Prof. Evans,

A while back (2/23/12 to be exact) Rob Fell sent a link to the following NASA youtube video showing water droplets spiraling around an electrically charged knitting needle in microgravity.

[youtube http://youtube.com/w/?v=qHrBhgwq__Q&feature=relmfu” title=”http://www.youtube.com/watch?v=qHrBhgwq__Q&feature=relmfu]

Some water droplets orbited in an inward spiral until finally sticking to the needle. However, other droplets orbited first in an inward spiral and then spiraled OUTWARD again!

The logarithmic (ever decreasing r) orbit can explain the former, but one can get the inward/outward orbit with an ‘elliptical orbit’ having an x value < 1 such that x is a reduced fraction p/q, where p=1, q = some N where the number of inward (and outward) spiral loops appears to be N/2. (See attached example.)

Ray Delaforce

**Subject:** Agreement between Concepts and Methods

This is excellent agreement between concepts and methods, thanks again. I will proceed in the next notes to hyperbolic orbits, the circular orbit was first inferred in UFT193 ff and again confirmed numerically by Horst Eckardt, who noted that it could mean trapped light.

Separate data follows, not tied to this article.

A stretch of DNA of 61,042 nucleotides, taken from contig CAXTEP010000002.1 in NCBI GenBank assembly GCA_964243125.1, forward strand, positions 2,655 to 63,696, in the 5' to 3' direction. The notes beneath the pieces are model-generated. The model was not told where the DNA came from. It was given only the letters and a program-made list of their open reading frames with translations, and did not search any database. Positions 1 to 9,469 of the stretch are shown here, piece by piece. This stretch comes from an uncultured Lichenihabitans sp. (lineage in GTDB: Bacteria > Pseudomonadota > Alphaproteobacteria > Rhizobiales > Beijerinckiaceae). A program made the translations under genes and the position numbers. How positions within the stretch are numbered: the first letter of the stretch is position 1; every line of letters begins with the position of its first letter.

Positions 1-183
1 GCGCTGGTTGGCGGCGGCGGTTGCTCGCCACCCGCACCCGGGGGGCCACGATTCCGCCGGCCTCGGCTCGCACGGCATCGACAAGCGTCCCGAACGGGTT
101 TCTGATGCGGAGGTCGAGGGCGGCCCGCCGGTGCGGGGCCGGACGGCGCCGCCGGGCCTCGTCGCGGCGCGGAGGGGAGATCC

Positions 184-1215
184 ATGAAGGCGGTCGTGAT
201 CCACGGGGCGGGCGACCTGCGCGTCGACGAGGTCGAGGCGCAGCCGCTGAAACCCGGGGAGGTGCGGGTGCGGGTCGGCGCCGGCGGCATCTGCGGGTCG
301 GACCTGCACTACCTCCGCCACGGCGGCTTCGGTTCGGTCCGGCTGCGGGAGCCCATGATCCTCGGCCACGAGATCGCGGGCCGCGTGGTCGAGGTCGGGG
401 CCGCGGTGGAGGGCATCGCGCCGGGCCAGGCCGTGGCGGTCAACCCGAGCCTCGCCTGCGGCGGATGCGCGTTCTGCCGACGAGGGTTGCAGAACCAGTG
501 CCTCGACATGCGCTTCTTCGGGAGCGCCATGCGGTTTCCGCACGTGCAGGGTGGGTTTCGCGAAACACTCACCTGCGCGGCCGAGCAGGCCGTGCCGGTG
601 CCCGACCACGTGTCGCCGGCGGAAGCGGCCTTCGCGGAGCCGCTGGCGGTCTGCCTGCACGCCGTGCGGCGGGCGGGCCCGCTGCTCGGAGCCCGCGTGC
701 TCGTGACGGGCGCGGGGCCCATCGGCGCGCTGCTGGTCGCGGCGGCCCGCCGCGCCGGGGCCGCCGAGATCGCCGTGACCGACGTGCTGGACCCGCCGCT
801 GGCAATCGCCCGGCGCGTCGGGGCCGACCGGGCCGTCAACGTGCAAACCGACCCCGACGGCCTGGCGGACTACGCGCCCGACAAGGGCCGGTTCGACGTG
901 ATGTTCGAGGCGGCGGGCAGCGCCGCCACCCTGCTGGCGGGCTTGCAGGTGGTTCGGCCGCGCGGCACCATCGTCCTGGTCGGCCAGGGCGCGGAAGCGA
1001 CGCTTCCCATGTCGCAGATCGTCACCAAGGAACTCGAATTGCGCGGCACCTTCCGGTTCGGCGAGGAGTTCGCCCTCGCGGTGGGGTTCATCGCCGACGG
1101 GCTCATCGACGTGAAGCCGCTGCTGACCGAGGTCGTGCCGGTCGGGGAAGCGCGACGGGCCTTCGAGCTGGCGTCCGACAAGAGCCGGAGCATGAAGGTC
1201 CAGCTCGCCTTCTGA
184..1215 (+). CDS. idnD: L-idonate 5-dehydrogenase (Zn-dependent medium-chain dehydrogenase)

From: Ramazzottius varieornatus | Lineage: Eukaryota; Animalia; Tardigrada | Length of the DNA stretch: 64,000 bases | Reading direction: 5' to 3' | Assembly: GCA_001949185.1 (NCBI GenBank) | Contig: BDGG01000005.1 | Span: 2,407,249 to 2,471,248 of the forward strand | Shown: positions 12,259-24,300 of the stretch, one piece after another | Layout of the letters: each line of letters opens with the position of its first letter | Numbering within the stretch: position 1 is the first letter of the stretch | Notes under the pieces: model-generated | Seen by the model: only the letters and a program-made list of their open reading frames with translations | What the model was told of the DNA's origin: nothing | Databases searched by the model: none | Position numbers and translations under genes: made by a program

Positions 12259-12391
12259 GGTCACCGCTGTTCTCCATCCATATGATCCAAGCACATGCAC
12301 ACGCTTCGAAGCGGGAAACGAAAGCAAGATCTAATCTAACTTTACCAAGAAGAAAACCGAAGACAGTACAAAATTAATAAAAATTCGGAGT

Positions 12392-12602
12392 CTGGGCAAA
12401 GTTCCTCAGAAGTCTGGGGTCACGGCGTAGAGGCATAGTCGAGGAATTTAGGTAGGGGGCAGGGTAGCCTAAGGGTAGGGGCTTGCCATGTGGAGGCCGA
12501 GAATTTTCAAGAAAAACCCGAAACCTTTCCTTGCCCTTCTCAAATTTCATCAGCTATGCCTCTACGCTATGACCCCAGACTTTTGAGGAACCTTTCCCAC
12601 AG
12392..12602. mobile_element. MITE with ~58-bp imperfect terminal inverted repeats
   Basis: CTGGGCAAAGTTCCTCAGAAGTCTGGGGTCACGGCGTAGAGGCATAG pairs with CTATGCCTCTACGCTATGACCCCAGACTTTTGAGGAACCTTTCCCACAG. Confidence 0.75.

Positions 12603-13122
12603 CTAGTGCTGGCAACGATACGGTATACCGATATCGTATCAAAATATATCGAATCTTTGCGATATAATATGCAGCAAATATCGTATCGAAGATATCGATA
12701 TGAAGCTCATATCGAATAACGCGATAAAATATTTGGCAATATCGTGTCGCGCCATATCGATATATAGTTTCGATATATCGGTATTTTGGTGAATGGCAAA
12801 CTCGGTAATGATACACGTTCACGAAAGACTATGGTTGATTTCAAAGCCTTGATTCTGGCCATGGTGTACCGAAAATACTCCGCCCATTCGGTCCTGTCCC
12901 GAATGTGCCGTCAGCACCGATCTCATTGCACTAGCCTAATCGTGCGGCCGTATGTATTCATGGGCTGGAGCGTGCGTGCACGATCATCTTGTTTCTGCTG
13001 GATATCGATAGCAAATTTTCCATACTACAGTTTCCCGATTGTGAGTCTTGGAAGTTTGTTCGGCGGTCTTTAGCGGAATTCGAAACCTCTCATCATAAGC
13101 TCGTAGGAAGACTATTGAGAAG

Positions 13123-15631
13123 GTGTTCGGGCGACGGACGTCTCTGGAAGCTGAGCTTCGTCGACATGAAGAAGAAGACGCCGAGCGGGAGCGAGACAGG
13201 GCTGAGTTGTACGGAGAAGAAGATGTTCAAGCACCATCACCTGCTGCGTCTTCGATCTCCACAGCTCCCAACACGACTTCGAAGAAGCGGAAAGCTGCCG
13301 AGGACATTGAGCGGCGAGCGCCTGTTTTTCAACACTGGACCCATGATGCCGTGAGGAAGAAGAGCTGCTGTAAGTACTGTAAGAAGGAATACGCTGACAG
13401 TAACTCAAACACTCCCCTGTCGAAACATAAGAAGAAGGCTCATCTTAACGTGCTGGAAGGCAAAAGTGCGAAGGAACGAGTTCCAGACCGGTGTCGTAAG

In a message dated 04/05/2012 19:43:07 GMT Daylight Time, writes:

This is what I found already numerically: an inward spiralling orbit appears if x goes to zero and becomes complex valued.

Horst

Am 04.05.2012 15:44, schrieb EMyrone

This note shows how a fractal conical section can be transformed into a logarithmic spiral orbit (7) in which r goes to zero with increasing theta. The condition is very small x but identically non-zero. If x is identically zero a circular orbit results. So if the claims for a decreasing r are true in binary pulsars, then it can be explained very easily with the new universal gravitational potential entirely without EGR, and without gravitational radiation which has never been observed. Such simple explanations are too inexpensive to be funded. So in the exigencies of the physics machine simple explanations are rejected for hugely elaborate hyperexpensive nonsense which, however, can be funded.